- Amazon.com (todas las Américas y la República de la India)
- Amazon.co.jp (Japón)
- Amazon.co.uk (Reino Unido)
- Amazon.de (Alemania)
- Amazon.es (España)
- Amazon.fr (Francia)
- Amazon.it (Italia)
Si vas a comprar un libro Kindle como regalo, debes hacerlo vía la tienda panamericana de Amazon (la primera de la lista) sin importar donde vivas tú o donde viva la persona que recibirá el regalo.
Allan Tépper’s books, consulting, articles, seminars & audio programs
Contact Allan Tépper for consulting, or find a full listing of his books, articles and upcoming seminars and webinars at AllanTepper.com. Listen to his TecnoTur program, which is now available both in Castilian (aka “Spanish”) and in English, free of charge. Search for TecnoTur in iTunes or visit TecnoTur.us for more information.
Disclosure, to comply with the FTC’s rules
No manufacturer is specifically paying Allan Tépper or TecnoTur LLC to write this article or the mentioned books. Some of the other manufacturers listed above have contracted Tépper and/or TecnoTur LLC to carry out consulting and/or translations/localizations/transcreations. Many of the manufacturers listed above have sent Allan Tépper review units. So far, none of the manufacturers listed above is/are sponsors of the TecnoTur programs, although they are welcome to do so, and some are, may be (or may have been) sponsors of ProVideo Coalition magazine. Some links to third parties listed in this article and/or on this web page may indirectly benefit TecnoTur LLC via affiliate programs.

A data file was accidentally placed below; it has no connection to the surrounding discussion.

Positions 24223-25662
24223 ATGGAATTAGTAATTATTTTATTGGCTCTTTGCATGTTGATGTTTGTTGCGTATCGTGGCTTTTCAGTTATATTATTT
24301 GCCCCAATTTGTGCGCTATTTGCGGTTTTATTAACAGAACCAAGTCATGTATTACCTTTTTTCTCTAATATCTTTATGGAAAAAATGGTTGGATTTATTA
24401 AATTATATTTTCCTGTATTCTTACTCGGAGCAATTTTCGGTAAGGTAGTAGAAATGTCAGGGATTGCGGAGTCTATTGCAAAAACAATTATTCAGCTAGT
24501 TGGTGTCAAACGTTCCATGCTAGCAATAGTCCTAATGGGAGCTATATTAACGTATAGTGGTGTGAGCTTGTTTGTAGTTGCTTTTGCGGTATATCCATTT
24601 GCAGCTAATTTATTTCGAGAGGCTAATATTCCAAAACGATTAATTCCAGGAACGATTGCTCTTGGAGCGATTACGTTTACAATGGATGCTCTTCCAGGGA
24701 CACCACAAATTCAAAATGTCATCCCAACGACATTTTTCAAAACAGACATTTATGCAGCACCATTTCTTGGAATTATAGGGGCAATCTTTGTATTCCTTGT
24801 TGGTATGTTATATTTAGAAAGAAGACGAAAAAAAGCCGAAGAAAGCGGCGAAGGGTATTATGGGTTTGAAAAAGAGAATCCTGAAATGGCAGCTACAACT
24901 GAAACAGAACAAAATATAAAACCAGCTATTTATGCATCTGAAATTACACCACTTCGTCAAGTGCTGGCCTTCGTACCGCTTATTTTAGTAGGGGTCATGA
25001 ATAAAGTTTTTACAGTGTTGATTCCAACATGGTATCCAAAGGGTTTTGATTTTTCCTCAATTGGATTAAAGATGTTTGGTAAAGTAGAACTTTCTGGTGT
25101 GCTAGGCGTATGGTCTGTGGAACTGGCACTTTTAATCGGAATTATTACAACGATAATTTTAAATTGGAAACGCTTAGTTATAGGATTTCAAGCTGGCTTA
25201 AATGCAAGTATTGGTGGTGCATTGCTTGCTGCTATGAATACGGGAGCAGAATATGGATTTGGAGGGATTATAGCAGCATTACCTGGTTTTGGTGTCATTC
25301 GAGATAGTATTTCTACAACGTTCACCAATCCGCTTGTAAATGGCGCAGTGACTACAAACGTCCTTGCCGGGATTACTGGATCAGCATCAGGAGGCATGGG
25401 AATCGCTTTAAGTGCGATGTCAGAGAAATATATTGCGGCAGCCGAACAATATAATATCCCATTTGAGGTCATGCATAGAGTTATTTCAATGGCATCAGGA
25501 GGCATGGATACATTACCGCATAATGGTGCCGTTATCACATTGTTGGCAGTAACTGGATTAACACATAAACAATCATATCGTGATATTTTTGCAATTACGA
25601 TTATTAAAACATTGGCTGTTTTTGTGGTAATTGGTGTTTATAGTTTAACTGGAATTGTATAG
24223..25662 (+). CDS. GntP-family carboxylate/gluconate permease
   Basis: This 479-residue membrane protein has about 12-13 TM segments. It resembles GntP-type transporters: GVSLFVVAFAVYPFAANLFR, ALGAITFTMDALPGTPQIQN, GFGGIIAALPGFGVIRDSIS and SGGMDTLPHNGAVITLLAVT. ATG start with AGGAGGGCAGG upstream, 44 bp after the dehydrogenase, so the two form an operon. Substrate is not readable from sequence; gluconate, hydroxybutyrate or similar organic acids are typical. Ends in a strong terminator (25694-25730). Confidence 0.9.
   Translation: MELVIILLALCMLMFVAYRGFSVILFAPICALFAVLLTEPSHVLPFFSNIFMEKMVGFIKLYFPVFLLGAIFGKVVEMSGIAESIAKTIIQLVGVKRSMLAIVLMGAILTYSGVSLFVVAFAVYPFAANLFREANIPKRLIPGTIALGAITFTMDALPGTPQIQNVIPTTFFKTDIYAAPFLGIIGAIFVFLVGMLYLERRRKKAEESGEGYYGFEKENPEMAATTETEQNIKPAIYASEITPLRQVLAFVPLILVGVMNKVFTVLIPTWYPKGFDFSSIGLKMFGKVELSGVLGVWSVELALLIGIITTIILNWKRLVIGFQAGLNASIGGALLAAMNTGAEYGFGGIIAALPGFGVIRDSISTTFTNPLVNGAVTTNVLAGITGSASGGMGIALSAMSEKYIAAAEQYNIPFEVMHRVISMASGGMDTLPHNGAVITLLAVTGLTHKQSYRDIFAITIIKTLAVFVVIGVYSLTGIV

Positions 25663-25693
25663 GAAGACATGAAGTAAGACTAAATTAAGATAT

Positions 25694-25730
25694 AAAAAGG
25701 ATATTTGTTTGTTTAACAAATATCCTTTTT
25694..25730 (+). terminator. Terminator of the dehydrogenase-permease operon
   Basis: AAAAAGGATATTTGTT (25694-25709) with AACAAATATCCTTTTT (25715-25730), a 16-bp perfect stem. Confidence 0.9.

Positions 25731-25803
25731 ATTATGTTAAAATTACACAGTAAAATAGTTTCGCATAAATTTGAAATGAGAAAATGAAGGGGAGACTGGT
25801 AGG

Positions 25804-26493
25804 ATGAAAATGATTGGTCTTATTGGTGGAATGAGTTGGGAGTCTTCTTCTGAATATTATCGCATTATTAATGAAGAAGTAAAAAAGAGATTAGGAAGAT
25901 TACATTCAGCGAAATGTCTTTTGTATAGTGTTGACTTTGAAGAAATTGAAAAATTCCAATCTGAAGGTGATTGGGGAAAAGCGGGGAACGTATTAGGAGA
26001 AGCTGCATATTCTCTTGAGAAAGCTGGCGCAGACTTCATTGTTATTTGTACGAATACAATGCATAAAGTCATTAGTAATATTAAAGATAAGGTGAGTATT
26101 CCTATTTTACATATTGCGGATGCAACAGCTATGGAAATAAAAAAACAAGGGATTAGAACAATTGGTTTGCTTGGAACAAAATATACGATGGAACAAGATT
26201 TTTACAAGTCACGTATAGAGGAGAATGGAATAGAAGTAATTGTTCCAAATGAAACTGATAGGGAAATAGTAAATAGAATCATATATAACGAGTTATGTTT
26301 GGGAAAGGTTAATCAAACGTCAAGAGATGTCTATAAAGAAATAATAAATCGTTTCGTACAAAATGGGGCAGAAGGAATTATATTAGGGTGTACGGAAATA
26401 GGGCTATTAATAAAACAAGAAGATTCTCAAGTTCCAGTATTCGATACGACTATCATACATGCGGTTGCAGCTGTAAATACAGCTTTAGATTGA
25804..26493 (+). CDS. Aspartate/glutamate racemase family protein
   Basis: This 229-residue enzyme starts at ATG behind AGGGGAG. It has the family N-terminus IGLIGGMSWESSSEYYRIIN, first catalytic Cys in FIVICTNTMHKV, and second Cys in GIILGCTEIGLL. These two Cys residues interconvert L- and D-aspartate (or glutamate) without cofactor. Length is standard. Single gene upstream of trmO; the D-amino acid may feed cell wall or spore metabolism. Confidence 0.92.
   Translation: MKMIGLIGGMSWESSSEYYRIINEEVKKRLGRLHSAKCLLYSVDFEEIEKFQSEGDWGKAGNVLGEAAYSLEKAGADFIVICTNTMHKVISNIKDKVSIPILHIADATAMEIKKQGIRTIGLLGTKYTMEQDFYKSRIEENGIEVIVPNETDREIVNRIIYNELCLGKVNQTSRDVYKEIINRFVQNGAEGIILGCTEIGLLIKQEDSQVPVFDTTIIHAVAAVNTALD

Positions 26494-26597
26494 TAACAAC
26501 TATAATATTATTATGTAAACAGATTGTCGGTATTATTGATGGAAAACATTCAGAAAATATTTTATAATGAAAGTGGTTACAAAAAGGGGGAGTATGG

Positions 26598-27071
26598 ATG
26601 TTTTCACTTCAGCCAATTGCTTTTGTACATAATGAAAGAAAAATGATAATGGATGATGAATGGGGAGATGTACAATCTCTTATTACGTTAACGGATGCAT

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The articles contained in the TecnoTur channel in ProVideo Coalition magazine are copyright Allan Tépper/TecnoTur LLC, except where otherwise attributed. Unauthorized use is prohibited without prior approval, except for short quotes which link back to this page, which are encouraged!